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Levels, Lines, and Lies

Humans are kinesiphilic, that is, we are attracted to movement. Although as evolved omnivores we are not as bound to pounce on moving things like the more predatory common house cat, our focus is still drawn to that which moves. My infant has taught me this, all his toys move or flash lights. In a fight or flight situation, i.e. a fight, that instinctual ocular response is what provides information to the brain which then decides if we should move something in the way, move ourselves out of the way, or strike back. The fact that movement provokes response is also what makes us able to set an opponent up.
Think for a moment that if your athletic prowess was great enough and your technique sound enough, then you could strike your opponent when you wanted with what you wanted at will. Find a five year old, given that all your athletic gifts and experience should far exceeding theirs, there is little doubt you will win that sparring match, unless you are Kramer from Seinfeld. Most of the time our skills and athleticism do not significantly, averaged over the human population, differ from our opponents. Thus we must find other ways to win.
The first method for this is to switch levels. If everything you throw is at the same level, e.g. head, abdomen, or groin, your opponent learns their lesson early -- protect this area of my body and I won' get hurt. By simply changing the level, i.e. throwing to the body rather than the head with same combination, their learned response of protecting the head works against them. Switching levels when punching necessitates body movement, your knees have to rapidly bend and lower your body. When you tie kicking (no pun intended) in you, increase the complexity and number of leveled combinations you can throw. Level changes are simply the body versions of our regular, 1, 2, 3, and 4 striking combinations. Examples of level changes with kicking is using any combination you know and throwing the kick somewhere else, i.e. head versus body versus leg.
Another method is to switch paths, the linear versus the circular. Switching between using the linear arsenal of jabs, crosses, and tiips with the circular one of hooks, overhands, and round kicks means provoking the closing of one door by their defense while simultaneously opening the other. Applying less orthodox pathways like the uppercut, chop, or back fist to open defenses can be a third set of tools for landing telling blows. Pathway changes involve using a single or series of one class of strikes, i.e. four straight, triple jab, or overhand-hook-overhand, to equate movement with a direction of attack. This means that when you change your tactics, they still think movement means attack from a particular direction, but in fact you have now changed up the game.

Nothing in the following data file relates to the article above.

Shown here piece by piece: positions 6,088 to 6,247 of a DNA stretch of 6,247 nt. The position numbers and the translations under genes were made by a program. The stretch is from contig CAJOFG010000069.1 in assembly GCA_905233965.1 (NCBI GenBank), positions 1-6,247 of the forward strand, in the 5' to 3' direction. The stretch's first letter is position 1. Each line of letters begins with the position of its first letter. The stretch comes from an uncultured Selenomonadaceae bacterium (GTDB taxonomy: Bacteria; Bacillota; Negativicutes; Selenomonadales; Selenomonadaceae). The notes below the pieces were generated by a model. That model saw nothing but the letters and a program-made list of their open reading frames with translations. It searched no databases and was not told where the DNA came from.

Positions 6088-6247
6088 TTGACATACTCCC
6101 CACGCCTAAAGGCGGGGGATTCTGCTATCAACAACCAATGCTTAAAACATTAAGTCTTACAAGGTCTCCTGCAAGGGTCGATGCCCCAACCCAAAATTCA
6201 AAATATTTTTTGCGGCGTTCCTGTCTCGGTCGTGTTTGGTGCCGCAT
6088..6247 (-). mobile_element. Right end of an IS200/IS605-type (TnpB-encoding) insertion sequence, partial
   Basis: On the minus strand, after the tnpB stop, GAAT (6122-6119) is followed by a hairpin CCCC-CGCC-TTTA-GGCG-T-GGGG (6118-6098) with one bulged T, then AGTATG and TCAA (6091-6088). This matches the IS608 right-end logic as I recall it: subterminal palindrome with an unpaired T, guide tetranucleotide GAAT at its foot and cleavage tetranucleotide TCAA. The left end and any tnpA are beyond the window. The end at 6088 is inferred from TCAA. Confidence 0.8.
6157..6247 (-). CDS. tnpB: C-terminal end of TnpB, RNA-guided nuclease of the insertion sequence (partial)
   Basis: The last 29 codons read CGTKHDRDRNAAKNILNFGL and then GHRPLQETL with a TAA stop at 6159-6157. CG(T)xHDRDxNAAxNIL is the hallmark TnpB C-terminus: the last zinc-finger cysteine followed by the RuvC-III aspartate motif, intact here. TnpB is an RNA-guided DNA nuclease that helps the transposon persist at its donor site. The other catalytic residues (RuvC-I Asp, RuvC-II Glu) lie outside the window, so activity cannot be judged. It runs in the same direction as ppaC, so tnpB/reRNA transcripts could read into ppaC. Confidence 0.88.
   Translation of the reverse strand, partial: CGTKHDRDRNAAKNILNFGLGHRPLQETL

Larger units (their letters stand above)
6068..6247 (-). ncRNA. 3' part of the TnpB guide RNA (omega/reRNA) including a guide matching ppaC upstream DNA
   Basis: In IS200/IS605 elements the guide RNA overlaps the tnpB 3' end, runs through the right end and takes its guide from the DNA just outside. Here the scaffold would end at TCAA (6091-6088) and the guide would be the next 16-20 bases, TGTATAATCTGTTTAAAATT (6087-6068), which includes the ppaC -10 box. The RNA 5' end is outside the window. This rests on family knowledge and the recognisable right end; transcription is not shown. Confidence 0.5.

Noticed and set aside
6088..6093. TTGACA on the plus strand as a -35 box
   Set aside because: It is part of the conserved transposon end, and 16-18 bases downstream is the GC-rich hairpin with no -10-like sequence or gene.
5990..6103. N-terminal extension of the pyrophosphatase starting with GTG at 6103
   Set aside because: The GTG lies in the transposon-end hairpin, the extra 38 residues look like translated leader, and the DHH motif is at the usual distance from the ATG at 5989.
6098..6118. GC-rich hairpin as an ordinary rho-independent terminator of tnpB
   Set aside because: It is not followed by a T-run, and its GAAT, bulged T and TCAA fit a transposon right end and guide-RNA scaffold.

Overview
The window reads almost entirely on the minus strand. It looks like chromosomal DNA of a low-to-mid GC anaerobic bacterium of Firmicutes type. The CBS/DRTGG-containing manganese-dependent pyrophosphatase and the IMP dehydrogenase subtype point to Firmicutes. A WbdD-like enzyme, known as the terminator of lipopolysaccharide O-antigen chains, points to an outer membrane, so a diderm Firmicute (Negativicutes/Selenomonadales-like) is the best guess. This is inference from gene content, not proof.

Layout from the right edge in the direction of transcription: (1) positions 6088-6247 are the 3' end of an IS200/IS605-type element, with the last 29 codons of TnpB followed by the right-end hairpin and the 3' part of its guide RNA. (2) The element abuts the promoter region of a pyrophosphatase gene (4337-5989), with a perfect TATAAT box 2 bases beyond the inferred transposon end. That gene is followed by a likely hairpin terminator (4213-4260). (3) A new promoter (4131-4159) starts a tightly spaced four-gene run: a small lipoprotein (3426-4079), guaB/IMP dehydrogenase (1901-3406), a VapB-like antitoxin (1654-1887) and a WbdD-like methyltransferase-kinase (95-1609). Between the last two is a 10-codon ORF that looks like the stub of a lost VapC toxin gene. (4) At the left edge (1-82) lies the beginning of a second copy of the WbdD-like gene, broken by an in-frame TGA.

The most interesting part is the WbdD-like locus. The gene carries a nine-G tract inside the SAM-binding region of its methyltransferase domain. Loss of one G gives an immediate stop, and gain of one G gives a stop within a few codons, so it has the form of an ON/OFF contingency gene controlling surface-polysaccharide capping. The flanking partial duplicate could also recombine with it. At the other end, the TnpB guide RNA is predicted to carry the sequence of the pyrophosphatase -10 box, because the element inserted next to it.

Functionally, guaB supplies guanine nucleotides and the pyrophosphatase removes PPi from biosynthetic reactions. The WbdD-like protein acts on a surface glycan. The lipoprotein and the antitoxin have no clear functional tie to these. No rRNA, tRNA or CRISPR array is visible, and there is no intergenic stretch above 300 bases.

A third methodology is faking. I have heard convincing arguments as to why faking is useless to useful. Those who don't endorse the faking method argue that they are not going to waste energy for strikes that don't do anything but rather throw combinations and by changing the texture of the strikes within it they provoke a defensive response, that is exchange high speed for high power. If their flick jab is fast enough to land great here comes the next blow. If not it made their opponent move, hopefully in such a way to make the next blow land cleanly. Proponents of the fake argue that by faking they are being more efficient, they use minimal energy to set-up their high yield blows. The faker has to invest in their fake. They must do something with an initial combination that "teaches" the opponent to do something defensively that places them in an optimal spot for another strike. Faker nay-sayers will argue that if your investment attack is so good at providing future dividends, why forgo its ability to do this by faking. Being a centrist, I would simply say learn both ideologies and incorporate as needed. The fake versus flick options include
  • Same side level switch: Fake the high or low line and then switch to deliver it. Shoulder movement is what sells the shot. Examples: fake high go low (jab, cross or hook), Superman punch, and electric slide
  • Same side pathway switch: Fake one path, take the other. Examples: Fake jab-lead hook, fake rear hook-laser cross, the Sidewinder (fake Thai kick-tiip).
  • Opposite side pathway switch: As before but switch to the other side. Examples: Fake lead hook-cross, fake rear hook-jab.

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